But all too soon, Wendy's found dead in the mansion. Of course there must be many people who resented Wendy's interference in their marriages. But who would go to such a violent extreme?
There are no gruesome images to live with here, even though the crime was deadly, and that's part of what keeps this mystery on the puzzle-solving shelf. Caprice's choice to sort through Wendy's complicated past is rooted in her own guilt, though, for not taking action the night before, when she realized Wendy might be in danger, and all she'd done was give the phone number for a police detective she'd gotten to know. Talking with Detective Brett Carstead, she's on the spot right away as the detective points out:
"She said you had given her my number. Why did you do that?"This tightly plotted and smoothly written mystery -- Karen Rose Smith has written nearly 100 books! -- is a great distraction from unending gift lists, calendar conflicts, and family friction. You know all the pre-holiday stuff will work out by the Big Day, but still, it's a relief to step into this book and let the author move you (and Caprice) safely toward a happy ending that's not quite predictable.
Brett Carstead didn't dole out information unless it could help his investigation.
"I didn't do it easily," she admitted. "But Wendy did serious work. When she called me yesterday for your number, she said she was going to talk to you about a matter that had to do with blackmail."
Sharon Pisacreta, of Michigan.
For berry shop owner Marlee Jacob, age 29, business is blossoming -- there are strawberry muffins and other goodies to whip up and serve or distribute, a local festival for June called the Strawberry Moon Bash, and a sweet fiancé to spend spare time with (is there any spare time?). But when the downtown festival turns out to be a cog in a real-estate scheme that could shut down all the charming independent businesses in town, including Marlee's, the town of Oriole Point erupts in conflict. And some of it must be related to what Marlee finds: First someone tries to drown her in the lake, and then she practically trips over a murder. Plus her own past is suddenly putting her new career at even more risk. There are moments like this for Marlee: "I shook my head when he offered me another slice of pizza. This conversation had killed my appetite, and I hadn't even brought up the crystal meth yet."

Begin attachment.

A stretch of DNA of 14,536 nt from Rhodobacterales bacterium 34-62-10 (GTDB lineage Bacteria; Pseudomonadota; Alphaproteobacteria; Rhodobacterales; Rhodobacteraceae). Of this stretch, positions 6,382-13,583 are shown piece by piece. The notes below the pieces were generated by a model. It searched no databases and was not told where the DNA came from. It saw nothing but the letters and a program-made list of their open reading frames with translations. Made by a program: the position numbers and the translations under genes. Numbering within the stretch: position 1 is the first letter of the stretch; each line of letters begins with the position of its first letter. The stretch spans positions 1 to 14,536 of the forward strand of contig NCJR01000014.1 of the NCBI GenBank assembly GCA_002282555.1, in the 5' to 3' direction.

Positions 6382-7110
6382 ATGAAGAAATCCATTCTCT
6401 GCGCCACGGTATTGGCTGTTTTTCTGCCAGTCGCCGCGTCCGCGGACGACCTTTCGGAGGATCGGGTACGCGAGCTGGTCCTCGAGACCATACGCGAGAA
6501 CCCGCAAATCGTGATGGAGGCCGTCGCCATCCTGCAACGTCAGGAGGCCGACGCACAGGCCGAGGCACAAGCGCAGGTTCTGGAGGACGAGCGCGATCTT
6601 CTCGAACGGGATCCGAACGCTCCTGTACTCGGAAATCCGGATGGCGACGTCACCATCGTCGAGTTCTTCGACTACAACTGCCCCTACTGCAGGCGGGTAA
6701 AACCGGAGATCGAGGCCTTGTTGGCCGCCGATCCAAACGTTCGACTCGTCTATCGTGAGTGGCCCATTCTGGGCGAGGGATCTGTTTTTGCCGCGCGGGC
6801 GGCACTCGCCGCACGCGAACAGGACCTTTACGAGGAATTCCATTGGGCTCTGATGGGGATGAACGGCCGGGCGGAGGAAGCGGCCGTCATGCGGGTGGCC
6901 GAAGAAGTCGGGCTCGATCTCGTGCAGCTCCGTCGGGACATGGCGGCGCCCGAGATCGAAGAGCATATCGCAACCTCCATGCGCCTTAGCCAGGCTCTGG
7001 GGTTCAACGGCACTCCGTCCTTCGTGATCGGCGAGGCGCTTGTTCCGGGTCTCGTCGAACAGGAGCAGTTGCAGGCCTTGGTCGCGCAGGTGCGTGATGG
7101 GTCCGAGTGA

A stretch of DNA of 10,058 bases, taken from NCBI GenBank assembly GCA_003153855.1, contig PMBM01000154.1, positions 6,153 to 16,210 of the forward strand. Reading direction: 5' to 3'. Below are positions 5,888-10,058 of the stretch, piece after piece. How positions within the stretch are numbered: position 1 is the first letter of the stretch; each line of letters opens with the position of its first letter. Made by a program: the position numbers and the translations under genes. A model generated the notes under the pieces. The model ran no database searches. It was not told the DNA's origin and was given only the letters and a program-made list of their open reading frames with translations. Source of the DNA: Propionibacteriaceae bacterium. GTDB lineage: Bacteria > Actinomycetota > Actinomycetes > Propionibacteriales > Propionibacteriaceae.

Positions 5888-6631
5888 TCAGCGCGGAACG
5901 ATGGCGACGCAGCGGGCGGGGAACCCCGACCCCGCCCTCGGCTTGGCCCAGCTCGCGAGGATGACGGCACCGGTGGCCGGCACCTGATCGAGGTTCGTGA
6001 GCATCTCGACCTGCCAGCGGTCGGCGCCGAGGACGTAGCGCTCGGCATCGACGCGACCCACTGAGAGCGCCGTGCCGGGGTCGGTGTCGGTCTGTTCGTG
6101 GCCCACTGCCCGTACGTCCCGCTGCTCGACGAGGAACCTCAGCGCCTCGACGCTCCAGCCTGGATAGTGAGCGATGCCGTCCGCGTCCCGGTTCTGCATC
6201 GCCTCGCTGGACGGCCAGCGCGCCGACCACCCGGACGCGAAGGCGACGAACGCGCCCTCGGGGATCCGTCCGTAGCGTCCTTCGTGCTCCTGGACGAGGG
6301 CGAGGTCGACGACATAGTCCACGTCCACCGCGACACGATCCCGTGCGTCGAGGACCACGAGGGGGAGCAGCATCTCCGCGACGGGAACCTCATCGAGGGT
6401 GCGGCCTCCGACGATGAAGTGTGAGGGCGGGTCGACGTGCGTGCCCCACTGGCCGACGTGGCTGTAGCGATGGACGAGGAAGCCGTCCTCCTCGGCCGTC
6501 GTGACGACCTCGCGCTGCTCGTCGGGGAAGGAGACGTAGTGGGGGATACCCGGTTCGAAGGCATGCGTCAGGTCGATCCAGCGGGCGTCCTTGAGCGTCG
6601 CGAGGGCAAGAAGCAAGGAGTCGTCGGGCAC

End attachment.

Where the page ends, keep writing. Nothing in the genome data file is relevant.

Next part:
Highlights of this fast-paced and chunky mystery (almost 350 pages, longer than the usual amateur sleuth book) include Marlee's solid friendships that come through for her, and the yummy recipes at the back. (I plan to try the Strawberry Nut Bread soon.) A lively distraction from real life, for at least a few hours!
Of course, there are also "seasonal" mysteries, to cope with holiday stress in a far different way. Look for the review of Timothy Hallinan's new Fields Where They Lay for that kind of indulgence. More book news to come soon!
PS: Looking for more mystery reviews, from cozy to very dark? Browse the Kingdom Books mysteries review blog here.